Bye or Buy Biofuels?

by Ellie McCutcheon

Let’s use plants for fuel. Sounds nice, right?

Gasoline and diesel are made from plants, but they use plants and animals that have been buried and decomposing for millions of years, says National Geographic. That’s why these types of energy-producers are known as ‘fossil’ fuels. The two problems are—(1) they produce a lot of carbon and (2) they’re being depleted much faster than they’re being made.

That’s why many researchers like the idea of biofuels—energy sources made from organisms grown today. Hey, sustainability! Sounds like you have something coming your way!

But we’re not quite there yet.

Cost. This whole money thing… it’s kind of getting in the way. The thing is, we haven’t yet figured out a highly-efficient method of getting energy from biomass. The US Navy recently launched a fleet of ships they’re calling the “Great Green Fleet” that ran on biofuels. The biggest problem: each gallon costs $27. That’s mighty steep compared to the $4 costs per gallon of oil these days.

Image

U.S. Navy’s Great Green Fleet runs partially on biofuels.. for a whopping $27 a gallon.
Image courtesy of Google Images

More research is needed to raise the efficiency and lower the costs of biofuels. Oil prices are rising and rising and rising. Just see for yourself.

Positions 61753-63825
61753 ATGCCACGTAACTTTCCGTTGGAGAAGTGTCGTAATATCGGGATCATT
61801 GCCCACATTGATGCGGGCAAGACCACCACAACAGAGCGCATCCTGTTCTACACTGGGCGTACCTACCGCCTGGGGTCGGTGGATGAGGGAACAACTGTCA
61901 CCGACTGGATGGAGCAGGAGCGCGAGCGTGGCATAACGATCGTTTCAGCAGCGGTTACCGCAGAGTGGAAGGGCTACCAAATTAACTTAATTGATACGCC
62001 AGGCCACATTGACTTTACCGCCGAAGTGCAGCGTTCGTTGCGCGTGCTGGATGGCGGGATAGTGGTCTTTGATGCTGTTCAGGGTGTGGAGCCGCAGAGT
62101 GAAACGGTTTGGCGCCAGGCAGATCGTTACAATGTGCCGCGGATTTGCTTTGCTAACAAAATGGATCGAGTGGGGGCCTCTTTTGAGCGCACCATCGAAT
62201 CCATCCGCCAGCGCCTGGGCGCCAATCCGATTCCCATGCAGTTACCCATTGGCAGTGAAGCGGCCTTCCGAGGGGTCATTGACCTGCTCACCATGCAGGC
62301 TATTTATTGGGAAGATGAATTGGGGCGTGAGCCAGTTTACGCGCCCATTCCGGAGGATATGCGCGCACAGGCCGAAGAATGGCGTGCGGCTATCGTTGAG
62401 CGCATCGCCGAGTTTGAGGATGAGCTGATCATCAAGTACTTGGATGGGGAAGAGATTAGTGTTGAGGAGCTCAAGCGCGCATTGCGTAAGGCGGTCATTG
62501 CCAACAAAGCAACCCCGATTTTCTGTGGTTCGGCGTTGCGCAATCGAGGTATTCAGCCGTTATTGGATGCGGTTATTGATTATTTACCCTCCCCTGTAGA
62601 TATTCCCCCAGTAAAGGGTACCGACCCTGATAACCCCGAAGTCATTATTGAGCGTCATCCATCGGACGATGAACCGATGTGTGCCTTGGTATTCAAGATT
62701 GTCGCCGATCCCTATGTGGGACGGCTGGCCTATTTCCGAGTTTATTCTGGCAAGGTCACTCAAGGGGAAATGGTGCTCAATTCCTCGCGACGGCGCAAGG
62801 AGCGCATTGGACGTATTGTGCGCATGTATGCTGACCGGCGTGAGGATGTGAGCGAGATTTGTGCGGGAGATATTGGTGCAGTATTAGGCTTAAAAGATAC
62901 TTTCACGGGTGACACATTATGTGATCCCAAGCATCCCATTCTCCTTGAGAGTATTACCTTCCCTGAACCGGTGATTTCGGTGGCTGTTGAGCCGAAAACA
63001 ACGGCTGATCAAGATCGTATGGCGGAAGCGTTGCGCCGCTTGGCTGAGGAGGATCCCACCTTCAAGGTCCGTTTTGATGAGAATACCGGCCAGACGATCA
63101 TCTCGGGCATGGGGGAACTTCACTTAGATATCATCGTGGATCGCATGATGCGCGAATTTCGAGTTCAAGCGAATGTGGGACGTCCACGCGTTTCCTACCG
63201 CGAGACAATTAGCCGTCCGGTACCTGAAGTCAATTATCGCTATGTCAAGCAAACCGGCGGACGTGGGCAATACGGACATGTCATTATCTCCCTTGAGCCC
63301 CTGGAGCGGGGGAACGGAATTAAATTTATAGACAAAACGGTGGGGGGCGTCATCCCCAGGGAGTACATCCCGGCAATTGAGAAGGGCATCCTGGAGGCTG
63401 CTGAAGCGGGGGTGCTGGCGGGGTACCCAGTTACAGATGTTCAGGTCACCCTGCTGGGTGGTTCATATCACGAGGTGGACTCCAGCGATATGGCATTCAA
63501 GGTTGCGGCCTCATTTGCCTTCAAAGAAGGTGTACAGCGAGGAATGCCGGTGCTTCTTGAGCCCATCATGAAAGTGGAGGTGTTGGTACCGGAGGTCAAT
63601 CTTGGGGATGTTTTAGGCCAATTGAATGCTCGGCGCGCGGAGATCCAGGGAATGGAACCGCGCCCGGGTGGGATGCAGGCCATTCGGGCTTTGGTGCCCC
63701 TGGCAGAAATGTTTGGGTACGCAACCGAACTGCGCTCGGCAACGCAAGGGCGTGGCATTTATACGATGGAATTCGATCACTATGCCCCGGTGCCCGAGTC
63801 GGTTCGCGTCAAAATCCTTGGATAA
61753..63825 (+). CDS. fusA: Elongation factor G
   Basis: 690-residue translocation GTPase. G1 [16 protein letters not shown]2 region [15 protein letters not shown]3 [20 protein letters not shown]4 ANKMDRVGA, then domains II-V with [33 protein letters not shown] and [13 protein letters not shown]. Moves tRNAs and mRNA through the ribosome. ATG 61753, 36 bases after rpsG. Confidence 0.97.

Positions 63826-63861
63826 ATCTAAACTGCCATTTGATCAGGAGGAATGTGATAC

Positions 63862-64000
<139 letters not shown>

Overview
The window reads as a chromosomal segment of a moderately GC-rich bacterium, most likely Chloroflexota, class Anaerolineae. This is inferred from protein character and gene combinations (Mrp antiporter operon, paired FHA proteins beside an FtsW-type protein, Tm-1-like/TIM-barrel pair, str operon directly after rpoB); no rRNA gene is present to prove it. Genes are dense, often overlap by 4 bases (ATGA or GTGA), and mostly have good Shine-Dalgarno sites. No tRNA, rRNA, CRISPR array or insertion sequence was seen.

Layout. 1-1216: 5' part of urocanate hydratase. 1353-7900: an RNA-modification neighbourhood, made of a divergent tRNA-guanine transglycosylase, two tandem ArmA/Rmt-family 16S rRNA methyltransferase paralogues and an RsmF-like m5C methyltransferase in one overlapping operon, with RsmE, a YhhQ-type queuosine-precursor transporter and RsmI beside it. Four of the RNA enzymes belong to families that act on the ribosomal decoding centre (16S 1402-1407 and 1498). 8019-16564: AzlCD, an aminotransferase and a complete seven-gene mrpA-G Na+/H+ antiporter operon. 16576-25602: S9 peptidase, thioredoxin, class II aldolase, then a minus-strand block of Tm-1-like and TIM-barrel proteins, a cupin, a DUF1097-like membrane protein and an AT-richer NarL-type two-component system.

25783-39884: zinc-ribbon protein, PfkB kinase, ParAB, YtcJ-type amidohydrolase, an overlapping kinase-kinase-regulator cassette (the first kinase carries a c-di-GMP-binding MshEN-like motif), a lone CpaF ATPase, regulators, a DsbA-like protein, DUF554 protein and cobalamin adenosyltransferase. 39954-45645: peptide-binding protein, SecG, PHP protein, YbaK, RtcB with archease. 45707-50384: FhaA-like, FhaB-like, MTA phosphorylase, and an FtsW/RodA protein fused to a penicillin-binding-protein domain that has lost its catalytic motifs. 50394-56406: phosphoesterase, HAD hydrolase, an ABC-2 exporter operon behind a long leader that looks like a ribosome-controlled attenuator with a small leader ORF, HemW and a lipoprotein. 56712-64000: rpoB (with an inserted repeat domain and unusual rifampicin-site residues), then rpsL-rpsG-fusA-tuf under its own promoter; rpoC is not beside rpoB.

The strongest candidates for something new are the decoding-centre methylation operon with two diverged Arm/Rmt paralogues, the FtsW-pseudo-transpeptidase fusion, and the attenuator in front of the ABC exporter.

So biofuel isn’t ready for mass consumption yet. We’ve seen that with the Great Green Fleet (they have been at the wrong end of a LOT of criticism, but have also been defending their ships). But our dependency on disappearing oil increases at alarming rates, and so does its cost. The Navy developed the Greet Fleet to improve our energy security, but by people asking: at what cost???

Here are the players, take your pick:

(1) skyrocket high investment in biofuels potentially leading to cheaper, more sustainable energy in the long run? OR (2) remaining sickeningly dependent on oil?

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5 thoughts on “Bye or Buy Biofuels?

  1. michaelbenjaminkatz says:

    Great post!
    How do we know though that biofuel will ever be cheaper than oil, especially since it costs over 500% more.

  2. I loved learning about the “Great Green Fleet!” How fascinating. Should the government be concerned with making sure the military is green or the rest of the country is green? If biofuels are 7 times the cost of oil are the long term benefit worth it? If it helps slow the affects of climate change then price might be a worth while sacrifice. great post! certainly kept my attention.

  3. caseywestonwood says:

    Ellie, your writing style came across in such a way that I felt Dazzled, just like the piece. You ask thoughtful questions. One counter I can think of would behow would that fuel be supplied in active battles. However that is far down the lineand hopefully not within our future. With that said your piece is engaging, informative and intelligent!!

  4. esoser says:

    I was interested to learn that the military has at least some vested interest in using greener energy sources. My major concern with this change though, similar to Chanelle’s question, is that we as a country are not focusing attention on becoming greener as a whole–but if we had to start somewhere I guess the military is as good as any other place.

  5. Hi Ellie,

    Nicely done! The flow and style of your writing is consistent, clear, and engaging. The post complements your video well. I wish you had included 1 of the graphics from the video, though, to visualize your point. Good use of sources. Don’t forget to include your twitter handle at the bottom.

    ~Melissa

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